I’m going to work for Salmond Reed over the summer. Knowing that I love to have a dekko at an old building with the covers off, Tracey Hartley from SR very kindly invited me along to a site visit she was making to the Pitt St Buildings. A brief post, then, to share with you a couple of details from the project.
The main aim of the work at Pitt St is to replace the roofs and restrain the parapets. The parapets are large, ornate and slender. They needed thorough bracing, but that bracing had to be as unobtrusive as possible. The original design was a conventional diagonal bracing approach, but that was too obvious from the street and created future roof maintenance problems. Following close collaboration between the architects and the engineer, a design was developed that not only met the seismic strengthening requirements but also was acceptable aesthetically for this important 5th elevation of the building. Most of the braces and their triangulated members have been tucked under the roofs and exposed steelwork minimised to the gables. At the bottom left edge of the picture above you can see a hatch—I ducked though it to have a look at the rest of the brace.
Draining the pool
Designing efficient water run off is part of Tracey’s expertise. She’s developed an instinct for understanding how water flows through and over a structure. My photograph below doesn’t show quite the right angle, but Tracey explained that she’d advised on the design of the connections between the bracing and the parapet, to avoid potential water traps. For example, the C-section channels that run horizontally are packed out slightly from the wall, allowing water to run behind them without getting trapped.
On our way to look at another part of the roof, we passed by a beautiful piece of crafting—a welded-lead cap connecting the new stainless-steel gutter with the existing downpipes. This nifty improvisation is the work of Chris the artisan plumber.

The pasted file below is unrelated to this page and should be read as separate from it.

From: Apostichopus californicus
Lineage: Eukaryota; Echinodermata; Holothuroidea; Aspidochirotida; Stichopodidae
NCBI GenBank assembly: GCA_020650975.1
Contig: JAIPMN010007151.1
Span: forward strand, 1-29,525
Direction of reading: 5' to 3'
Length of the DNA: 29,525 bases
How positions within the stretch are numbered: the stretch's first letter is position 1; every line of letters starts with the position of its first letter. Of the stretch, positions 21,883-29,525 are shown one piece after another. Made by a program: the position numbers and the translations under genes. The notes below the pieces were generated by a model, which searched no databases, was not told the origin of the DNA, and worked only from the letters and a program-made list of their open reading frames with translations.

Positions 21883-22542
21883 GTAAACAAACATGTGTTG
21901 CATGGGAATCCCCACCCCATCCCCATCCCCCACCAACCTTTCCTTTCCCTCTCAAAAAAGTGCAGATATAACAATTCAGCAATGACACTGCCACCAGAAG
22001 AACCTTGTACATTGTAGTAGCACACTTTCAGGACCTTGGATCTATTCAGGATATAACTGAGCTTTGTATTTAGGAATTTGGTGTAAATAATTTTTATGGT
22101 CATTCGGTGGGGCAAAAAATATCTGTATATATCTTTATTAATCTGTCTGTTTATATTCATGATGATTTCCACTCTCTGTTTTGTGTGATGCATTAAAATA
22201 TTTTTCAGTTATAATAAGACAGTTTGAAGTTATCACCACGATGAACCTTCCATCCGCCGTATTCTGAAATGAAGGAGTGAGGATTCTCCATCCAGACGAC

Moving to the Pitt St/K Road corner of the building, we inspected the timber and steel components of the new roof. The roof has been altered from its original profile: it now has a central gutter, instead of sloping right down to the back of the parapet. Keeping the water away from the brickwork protects better against intrusion.
The repositioning of the gutter at this corner section also serves a structural purpose: the short rafter members that go from the gutter to the parapet are also tying the parapet back to the steel beam that runs around the corner section. The timber running along just below the top of the parapet is fastened into the brick. As you know, attentive reader, this kind of heritage-structure win-win design is catnip for me.
All the water on that roof has to go somewhere. In this case, the gutter leads to a smallish aperture in the rear gable wall called a corner sump outlet. Tracey wanted to make sure that the water would pass through the outlet, visible in the picture below, without backing up, overspilling, getting behind the lead flashings (the grey step-shapes on the right) or exerting too much pressure on the outer wall.
In the end, the solution she devised with Adam the project architect and René the contractor was to increase the fall somewhat, and form a stainless-steel sump box before the hole. The increased fall makes the choke-point a bit larger, and the tank protects the surrounding fabric if water backs up at this point. This is the kind of on-the-fly rethinking that takes decades of experience to spot and to remedy. The author (somewhat uncharacteristically) kept his trap firmly shut.
Passing around the corner to the Pitt St side of the building, we saw more re-roofing and parapet work. There was no angle to photograph it from, but it was possible to peek under the bottom of the timber roof sarkings that you see in the photo above. Underneath were more steel parapet braces—these ones appeared to be long straight members, concealed entirely under the roofs. They have to be long because they can only rise at a shallow angle under the small roof spaces. As at the corner section, these braces connect to a longitudinal beam.
Tracey, Adam and Chris worked on a plan to connect the gutters of the new roofs to the existing Colorsteel™ gutters on the parts of the building that sit behind this section—to the right, in the picture. They settled on a plan that involved joining the new stainless steel and the old Colorsteel™ on the vertical section of a step (the riser, as it were), as opposed to joining it on the flat, where water could pool at the joint. The plan also involved overlapping new and old materials for some distance below the joint. Pernicious stuff, rainwater.
Do have a look next time you’re going along K Road. The project is also going to involve repairing the awning—Heritage Society regulars will remember both Peter Boardman and Jason Ingham talking about how strong awnings protect passers-by from falling parapets. Hopefully, the newly-strengthened parapet won’t tumble, but if it did, you’d be grateful that the ties were in better nick than this.
Thanks very much to Tracey, René, Chris, and Adam for letting me have a look. More soon—two site visits coming up in the next two weeks. Registration links at the top of the page if you’re keen.